Logo link to homepage

Report on Kilauea (United States) — 3 September-9 September 2008


Kilauea

Smithsonian / US Geological Survey Weekly Volcanic Activity Report,
3 September-9 September 2008
Managing Editor: Sally Kuhn Sennert

Please cite this report as:

Global Volcanism Program, 2008. Report on Kilauea (United States). In: Sennert, S K (ed.), Weekly Volcanic Activity Report, 3 September-9 September 2008. Smithsonian Institution and US Geological Survey.

Weekly Report (3 September-9 September 2008)

Kilauea

United States

19.421°N, 155.287°W; summit elev. 1222 m

All times are local (unless otherwise noted)


HVO reported that during 3-9 September, lava flowed SE through a lava tube system from underneath Kilauea's Thanksgiving Eve Breakout (TEB) and rootless shield complex, reaching the Waikupanaha ocean entry and one further to the E. On 5 September, geologists saw multiple surface flows during an aerial observation: four on the coastal plain, and a large 'a'a flow and a small pahoehoe flow in the abandoned Royal Gardens subdivision.

The vent in Halema'uma'u crater continued to produce a predominantly white plume with minor ash content that drifted mainly SW. The plume was occasionally tinged brown in association with small local earthquakes. Weak night-time incandescence was intermittently seen at the base of the plume, and rock impact sounds were heard in the vicinity of the crater. The sample collection bin contained tephra, Pele's hair, Pele's tears, and a variously shaped glass fragments. On 5 September, scientists saw the surface of a sloshing lava lake, 50 m in diameter, about 100 m below the vent rim while hovering over the vent in a helicopter. A second view revealed a roiling pond with multiple bursting bubbles that changed into a central upwelling circulation pattern. The level of the lake dropped slightly before the cycle restarted.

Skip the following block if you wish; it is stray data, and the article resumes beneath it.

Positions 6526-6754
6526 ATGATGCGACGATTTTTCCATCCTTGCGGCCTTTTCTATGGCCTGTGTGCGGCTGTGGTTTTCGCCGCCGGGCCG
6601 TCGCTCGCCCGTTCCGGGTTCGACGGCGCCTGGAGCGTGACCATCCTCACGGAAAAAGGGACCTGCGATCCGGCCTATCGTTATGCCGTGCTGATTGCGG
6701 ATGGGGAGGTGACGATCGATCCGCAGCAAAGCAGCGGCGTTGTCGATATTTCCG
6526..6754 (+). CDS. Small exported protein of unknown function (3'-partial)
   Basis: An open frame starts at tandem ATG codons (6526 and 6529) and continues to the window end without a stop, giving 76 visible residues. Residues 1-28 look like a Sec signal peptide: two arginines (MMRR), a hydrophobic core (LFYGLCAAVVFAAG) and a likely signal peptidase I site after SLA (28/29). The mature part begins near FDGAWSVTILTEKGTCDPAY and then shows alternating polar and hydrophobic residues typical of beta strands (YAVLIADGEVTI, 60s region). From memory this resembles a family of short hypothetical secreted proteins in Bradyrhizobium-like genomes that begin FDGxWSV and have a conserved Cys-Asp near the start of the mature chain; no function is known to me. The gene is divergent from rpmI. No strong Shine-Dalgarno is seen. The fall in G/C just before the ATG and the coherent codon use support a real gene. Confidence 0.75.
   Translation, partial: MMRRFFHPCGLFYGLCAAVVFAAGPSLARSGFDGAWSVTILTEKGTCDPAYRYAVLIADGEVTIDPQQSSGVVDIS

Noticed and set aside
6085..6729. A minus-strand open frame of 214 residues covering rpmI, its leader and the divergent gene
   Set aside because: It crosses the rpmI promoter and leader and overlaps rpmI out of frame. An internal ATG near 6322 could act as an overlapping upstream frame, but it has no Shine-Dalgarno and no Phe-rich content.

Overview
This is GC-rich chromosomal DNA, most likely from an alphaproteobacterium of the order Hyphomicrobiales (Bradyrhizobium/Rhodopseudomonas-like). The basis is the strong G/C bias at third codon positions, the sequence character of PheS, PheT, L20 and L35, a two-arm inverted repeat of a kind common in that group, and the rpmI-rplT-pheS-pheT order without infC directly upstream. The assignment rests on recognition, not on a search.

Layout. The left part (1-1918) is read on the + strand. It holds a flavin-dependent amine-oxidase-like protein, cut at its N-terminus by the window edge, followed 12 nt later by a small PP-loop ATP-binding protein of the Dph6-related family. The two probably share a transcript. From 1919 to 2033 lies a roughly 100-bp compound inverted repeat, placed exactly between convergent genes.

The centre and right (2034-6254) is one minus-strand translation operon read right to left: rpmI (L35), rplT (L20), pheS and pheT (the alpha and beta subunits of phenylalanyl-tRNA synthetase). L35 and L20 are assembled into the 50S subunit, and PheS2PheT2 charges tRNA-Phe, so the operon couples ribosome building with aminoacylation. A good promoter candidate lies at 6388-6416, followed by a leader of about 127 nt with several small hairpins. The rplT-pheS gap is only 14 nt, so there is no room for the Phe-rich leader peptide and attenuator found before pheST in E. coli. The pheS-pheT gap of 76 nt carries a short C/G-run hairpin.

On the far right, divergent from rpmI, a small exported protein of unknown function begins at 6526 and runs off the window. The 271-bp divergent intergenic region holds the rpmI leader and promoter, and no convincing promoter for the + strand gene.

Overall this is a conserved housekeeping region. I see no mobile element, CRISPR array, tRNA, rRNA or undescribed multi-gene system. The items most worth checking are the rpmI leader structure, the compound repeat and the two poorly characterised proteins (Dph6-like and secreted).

Geological Summary. Kilauea overlaps the E flank of the massive Mauna Loa shield volcano in the island of Hawaii. Eruptions are prominent in Polynesian legends; written documentation since 1820 records frequent summit and flank lava flow eruptions interspersed with periods of long-term lava lake activity at Halemaumau crater in the summit caldera until 1924. The 3 x 5 km caldera was formed in several stages about 1,500 years ago and during the 18th century; eruptions have also originated from the lengthy East and Southwest rift zones, which extend to the ocean in both directions. About 90% of the surface of the basaltic shield volcano is formed of lava flows less than about 1,100 years old; 70% of the surface is younger than 600 years. The long-term eruption from the East rift zone between 1983 and 2018 produced lava flows covering more than 100 km2, destroyed hundreds of houses, and added new coastline.

Source: US Geological Survey Hawaiian Volcano Observatory (HVO)